Updated February 2020: This is a first-hand account of the 2013 Whistler Half Marathon, the date for 2020 is Saturday, June 6.

It’s 8 AM on a cool, overcast Saturday and the 3rd annual Whistler Half Marathon is just under way. I’m leading the pack as we climb up Blueberry Hill towards the 3 km mark. I’m leading the Pack! Race favourite David Jackson is fifteen feet behind me running uphill at around 20 km/hour. I know this because I’m sitting shotgun in the Mountain FM “Adventure Team” pace car with great views of racers and the speedometer.

David overtakes us moments later as the pace car leaves the course to return to the finish area at Whistler Olympic Plaza but for a few minutes there, I was leading the charge on what Canadian Running Magazine calls “Canada’s most scenic Half Marathon.” And it felt good.

On the ride back Mountain FM station manager Joe Polito explains a bit of the story behind Whistler’s top home-grown running event. “Like so many incredible ideas in this town,” he says, “it kind of all came together one night in a hot tub. I remember Dave saying, ‘I really want to put this race on.’ Then he did and the rest is history.”

Dave Clark, founder and race director of the Whistler Half Marathon, patrols the start line the morning of race day, calmly keeping things flowing amidst a literal sea of spandex-clad runners, walkers, joggers, and a couple dogs.

“We’ve got 1600 participants this year,” Dave says. “It’s growing so we added the 10 km race as well. People are into testing their boundaries and challenging themselves. It’s about healthy living and a healthy community.”

To that effect the Whistler Half Marathon had already raised over $20,000 for the Crohns and Colitis Foundation of Canada and with a concert and party for racers, a kids’ event and more the Whistler Half Marathon seems set up for many successful years ahead.

As the pace car returns to Whistler Olympic Plaza the first runners of the 10 km event are starting to trickle in. Mountain FM morning show co-host Carl Bown announces the name of each and every participant as they cross the finish line while host Matt Soper holds down the MC and awards duties on the main stage. “I think this is one of the biggest and best events on the Whistler calendar,” Joe says “and it’s great for us to be set up right here. Just to see all the finishers, to see how many people that you know but you didn’t know they were into running.”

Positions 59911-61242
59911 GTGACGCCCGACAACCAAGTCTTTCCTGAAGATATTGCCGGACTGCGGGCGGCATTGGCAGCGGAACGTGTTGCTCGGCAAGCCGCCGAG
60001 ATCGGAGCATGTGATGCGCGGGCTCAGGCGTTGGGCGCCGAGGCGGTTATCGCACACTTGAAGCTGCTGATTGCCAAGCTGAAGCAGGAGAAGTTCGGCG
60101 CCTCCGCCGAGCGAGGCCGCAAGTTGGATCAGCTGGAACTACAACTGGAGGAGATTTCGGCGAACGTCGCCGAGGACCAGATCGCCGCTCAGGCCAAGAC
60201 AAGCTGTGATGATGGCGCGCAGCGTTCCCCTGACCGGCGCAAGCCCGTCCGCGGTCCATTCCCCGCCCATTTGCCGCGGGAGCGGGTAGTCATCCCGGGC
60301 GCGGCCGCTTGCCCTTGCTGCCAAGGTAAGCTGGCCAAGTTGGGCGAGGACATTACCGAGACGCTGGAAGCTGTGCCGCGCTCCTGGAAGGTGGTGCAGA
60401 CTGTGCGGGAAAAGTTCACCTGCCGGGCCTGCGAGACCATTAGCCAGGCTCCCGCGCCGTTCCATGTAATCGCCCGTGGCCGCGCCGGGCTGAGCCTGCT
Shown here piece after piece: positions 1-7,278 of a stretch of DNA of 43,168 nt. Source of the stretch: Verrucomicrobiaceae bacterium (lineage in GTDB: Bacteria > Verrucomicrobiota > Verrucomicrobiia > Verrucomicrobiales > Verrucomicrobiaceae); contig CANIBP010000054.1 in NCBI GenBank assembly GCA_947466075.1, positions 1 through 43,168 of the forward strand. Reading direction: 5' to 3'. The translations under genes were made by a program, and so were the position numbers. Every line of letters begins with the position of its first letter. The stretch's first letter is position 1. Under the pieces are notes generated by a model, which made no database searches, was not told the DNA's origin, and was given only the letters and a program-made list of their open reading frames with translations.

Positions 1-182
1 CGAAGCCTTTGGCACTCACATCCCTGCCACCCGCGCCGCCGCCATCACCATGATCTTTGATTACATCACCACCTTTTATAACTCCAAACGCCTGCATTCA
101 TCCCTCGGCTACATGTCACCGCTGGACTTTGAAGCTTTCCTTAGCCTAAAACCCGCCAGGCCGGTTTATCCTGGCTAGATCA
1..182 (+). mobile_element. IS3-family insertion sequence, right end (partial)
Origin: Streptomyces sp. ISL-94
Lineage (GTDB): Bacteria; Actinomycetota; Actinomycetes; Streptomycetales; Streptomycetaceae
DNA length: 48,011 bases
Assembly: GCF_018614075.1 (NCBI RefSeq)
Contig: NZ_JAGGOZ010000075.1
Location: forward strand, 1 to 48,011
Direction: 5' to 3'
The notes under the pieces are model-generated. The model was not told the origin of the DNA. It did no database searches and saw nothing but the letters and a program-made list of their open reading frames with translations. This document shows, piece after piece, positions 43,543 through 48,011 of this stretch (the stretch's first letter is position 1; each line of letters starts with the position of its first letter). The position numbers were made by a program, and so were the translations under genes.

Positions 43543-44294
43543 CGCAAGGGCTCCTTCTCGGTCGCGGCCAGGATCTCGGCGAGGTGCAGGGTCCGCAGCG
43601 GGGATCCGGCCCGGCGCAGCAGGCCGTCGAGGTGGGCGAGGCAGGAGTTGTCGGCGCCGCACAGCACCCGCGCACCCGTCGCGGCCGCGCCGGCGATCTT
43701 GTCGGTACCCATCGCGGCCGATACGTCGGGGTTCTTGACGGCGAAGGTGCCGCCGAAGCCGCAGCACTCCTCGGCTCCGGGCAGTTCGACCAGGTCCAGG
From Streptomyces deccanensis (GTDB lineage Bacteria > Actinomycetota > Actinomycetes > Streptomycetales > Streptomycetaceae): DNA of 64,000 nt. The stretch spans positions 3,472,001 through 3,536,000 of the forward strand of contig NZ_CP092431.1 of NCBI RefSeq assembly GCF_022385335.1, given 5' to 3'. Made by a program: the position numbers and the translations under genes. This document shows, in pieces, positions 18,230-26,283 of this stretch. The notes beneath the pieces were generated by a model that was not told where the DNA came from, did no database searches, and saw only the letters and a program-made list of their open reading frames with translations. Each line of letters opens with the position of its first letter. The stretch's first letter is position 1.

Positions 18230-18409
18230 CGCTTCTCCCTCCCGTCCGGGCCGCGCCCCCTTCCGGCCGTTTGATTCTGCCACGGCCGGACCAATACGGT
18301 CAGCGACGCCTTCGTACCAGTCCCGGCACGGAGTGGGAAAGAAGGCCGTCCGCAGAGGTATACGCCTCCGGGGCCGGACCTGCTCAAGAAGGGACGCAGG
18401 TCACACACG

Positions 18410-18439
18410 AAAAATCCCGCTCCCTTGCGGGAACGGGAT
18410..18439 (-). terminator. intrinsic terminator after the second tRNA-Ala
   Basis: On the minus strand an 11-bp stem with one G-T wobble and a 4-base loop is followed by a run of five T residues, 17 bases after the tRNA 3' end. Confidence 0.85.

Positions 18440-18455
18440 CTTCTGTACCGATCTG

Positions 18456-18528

There are certainly many smiling locals involved but the Whistler Half Marathon is a destination race as well and hosts runners from all over. “It’s a good excuse to come to Whistler,” says Tamra, a Victoria, BC resident running with her boyfriend John. “We come for the run and then we’ll party for the next three days and just enjoy Whistler.”

The Half Marathon was more of a family affair for Whistler local Michelle Moran. “My dad inspired me to sign up,” she says. “He’s 60 years old and he’ll finish [the 21.5 km course] in under two hours. He inspired me to run the 10 km and then I inspired my mom. The whole family is representing.”

Interestingly, Dave tells me that 70 per cent of participants are women which seems like the best-kept secret of all. In the end, David Jackson wins the 2013 Whistler Half Marathon with a time of 1:11 and 24 seconds (which means he pretty much kept that 20 km/hour pace all the way to the end).

Whistler has more races to come this summer: Going the Distance: Running Events in Whistler.


Feet Banks moved to Whistler at age 12 so his parents could live the dream and ski as much as possible. He ended up living it too. After leaving home Feet did a few good stints in warmer climates and 4 years of writing school before returning to the mountains to make ski movies, hammer out a journalism career and avoid the 9-5 lifestyle as long as possible. He’s been a hay farmer, a hole digger, a magazine editor and has a jump named after him on Blackcomb Mountain, Feet’s Air. It’s tiny.